There is no need for a brute force search. There is also no need for compilation, which may run into the maximum compiled integer limit. A faster solution follows from a bit of theory. You can get the first 225000 solutions (up to $n\approx 306$ billion) in less than a second.

The original equation is ${\rm Mod}[10^{6n+5}-54n-46,p]=0$, where $p=1355297$.

Let $m=6n+5$ and write the equation as `PowerMod[10,m,p]=Mod[9m+1,p]`

.

The period of the cycle of `PowerMod[10,x,p]`

for $x=1,2,3,...$ equals the period of the decimal expansion of $1/p$, for prime $p$. The length of the repeating decimal of $1/p$ is `MultiplicativeOrder[10,p]`

which, in this case, equals $p-1$.

```
MultiplicativeOrder[10, 1355297]
```

1355296

These are all 1355296 distinct residues in the repeating cycle. This pre-calculation takes about 3/4 second.

```
residues = PowerMod[10, Range[1355296], 1355297]
```

The two modular equations are:

$m=i+j*(p-1)$, mod $p$, with $1\le i \le p-1$, and $j\ge 1$, from length-$(p-1)$ cycle of residues for `PowerMod[10,m,p]`

$9m+1=k*p+r_i$, mod $p$, with $0\le k$, from `Mod[9m+1,p]=ri`

, the i'th residue.

Multiply the first equation by 9 and equate to give $a*j+b*k=c$, where $a=9*(p-1)$, $b=-p$, and $c=r_i-1-9*i$. Solve this linear Diophantine equation via `ExtendedGCD[a,b]`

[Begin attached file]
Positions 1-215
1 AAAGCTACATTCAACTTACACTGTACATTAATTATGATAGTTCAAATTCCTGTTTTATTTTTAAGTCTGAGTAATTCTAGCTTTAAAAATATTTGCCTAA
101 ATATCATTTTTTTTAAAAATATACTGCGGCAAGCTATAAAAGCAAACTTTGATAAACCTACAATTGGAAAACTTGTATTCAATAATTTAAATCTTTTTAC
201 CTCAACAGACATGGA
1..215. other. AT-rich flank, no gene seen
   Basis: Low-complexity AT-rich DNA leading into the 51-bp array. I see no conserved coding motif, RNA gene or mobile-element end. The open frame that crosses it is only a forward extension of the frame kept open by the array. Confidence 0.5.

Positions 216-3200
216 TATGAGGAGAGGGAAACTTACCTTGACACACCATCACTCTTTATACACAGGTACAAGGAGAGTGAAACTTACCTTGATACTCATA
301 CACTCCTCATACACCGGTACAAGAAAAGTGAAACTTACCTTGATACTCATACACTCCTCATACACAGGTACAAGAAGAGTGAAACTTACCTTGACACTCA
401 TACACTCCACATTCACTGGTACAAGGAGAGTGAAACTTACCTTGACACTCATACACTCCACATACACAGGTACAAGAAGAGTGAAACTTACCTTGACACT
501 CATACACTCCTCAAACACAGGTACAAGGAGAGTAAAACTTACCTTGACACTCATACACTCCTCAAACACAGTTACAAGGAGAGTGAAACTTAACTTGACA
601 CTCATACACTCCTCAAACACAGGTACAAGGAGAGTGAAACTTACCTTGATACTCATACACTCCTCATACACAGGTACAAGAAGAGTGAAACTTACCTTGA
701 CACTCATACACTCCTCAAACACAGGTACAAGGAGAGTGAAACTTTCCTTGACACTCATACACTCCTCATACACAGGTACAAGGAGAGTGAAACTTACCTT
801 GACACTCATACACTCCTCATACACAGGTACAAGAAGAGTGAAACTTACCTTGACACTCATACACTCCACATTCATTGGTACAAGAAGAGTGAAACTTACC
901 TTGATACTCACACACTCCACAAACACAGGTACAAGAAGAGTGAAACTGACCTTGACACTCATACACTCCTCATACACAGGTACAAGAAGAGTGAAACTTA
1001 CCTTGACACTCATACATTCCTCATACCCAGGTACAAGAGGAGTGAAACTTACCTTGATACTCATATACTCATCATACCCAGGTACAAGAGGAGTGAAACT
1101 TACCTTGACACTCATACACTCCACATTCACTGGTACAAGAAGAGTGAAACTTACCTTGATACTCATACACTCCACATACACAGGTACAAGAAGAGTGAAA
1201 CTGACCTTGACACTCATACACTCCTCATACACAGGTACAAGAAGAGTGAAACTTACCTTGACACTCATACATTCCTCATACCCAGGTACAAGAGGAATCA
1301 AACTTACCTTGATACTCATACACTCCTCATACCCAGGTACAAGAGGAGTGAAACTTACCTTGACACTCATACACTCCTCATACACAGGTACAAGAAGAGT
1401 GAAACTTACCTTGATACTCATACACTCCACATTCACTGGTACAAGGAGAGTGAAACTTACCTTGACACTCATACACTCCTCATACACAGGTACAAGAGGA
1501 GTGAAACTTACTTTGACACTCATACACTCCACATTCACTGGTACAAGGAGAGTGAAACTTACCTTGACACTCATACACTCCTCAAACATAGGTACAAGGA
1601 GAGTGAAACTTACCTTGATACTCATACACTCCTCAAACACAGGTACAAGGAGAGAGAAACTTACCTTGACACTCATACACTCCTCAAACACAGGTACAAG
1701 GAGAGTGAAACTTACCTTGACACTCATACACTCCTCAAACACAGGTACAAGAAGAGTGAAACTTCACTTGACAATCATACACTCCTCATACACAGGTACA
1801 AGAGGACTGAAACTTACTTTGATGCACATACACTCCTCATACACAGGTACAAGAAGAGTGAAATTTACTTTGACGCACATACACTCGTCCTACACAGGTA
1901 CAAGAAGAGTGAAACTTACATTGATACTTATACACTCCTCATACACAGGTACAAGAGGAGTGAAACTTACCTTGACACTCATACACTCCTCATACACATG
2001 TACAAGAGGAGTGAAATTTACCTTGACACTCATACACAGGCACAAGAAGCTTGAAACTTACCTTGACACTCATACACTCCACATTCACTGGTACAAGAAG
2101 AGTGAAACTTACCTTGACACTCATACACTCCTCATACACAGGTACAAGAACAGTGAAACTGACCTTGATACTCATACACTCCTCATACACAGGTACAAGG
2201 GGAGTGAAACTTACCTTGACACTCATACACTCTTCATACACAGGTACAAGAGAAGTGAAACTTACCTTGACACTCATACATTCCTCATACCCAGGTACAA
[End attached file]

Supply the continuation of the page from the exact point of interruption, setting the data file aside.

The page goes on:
.

```
ExtendedGCD[9(p-1),-p]={g,{u,v}}
```

{1, {301177, 2710591}}

Only the first term, $u=301177$, of the second part is required.

There are infinitely many solutions $\{j,k\}=\{u*c+b*q,v*c-a*q\}$, where $q\ge $0 and $a*u+b*v=1$ is found via `ExtendendGCD[a,b]`

. The smallest solution occurs when `q=Quotient[u*c,p]`

. The last step is to sort those solutions $m$ equivalent to 5, mod 6.

The first roughly quarter million solutions are found in about 1/4 second. The fastest of the current 3 answers was from @MichaelE2, where the first 10 solutions are found in about 0.68 s.

```
Block[{p = 1355297, i, u, uc},
u = ExtendedGCD[9 (p - 1), -p][[2, 1]];
AbsoluteTiming[
i = Range[Length[residues]];
uc = u*(residues[[i]] - 1 - 9 i);
(Sort[Pick[#, Mod[#, 6], 5] &[i + (p - 1) (uc - p*Quotient[uc, p])]] - 5)/6
]]
```

{0.230856, {2331259, 3776127, 5366598, 5505709, 5652052, 7317951,...,
306133783114, 306135079824, 306136273333}}

Subsequent solutions follow by decreasing the integer `q=Quotient[uc,p]`

.

What did you try in MMA? – Ulrich Neumann – 2018-02-09T09:59:19.190

2@Ulrich What is MMA ? – Bobby H – 2018-02-09T10:00:28.287

Sorry, Mathematica – Ulrich Neumann – 2018-02-09T10:12:00.210

1O yes I am quite sure that $1355297$ divides $(10^{1836828602912}-9*1836828602911-10)$. I calculated this with my calculator. – Bobby H – 2018-02-09T10:33:39.477

Where does this question originate from? – Chip Hurst – 2018-02-09T16:14:42.063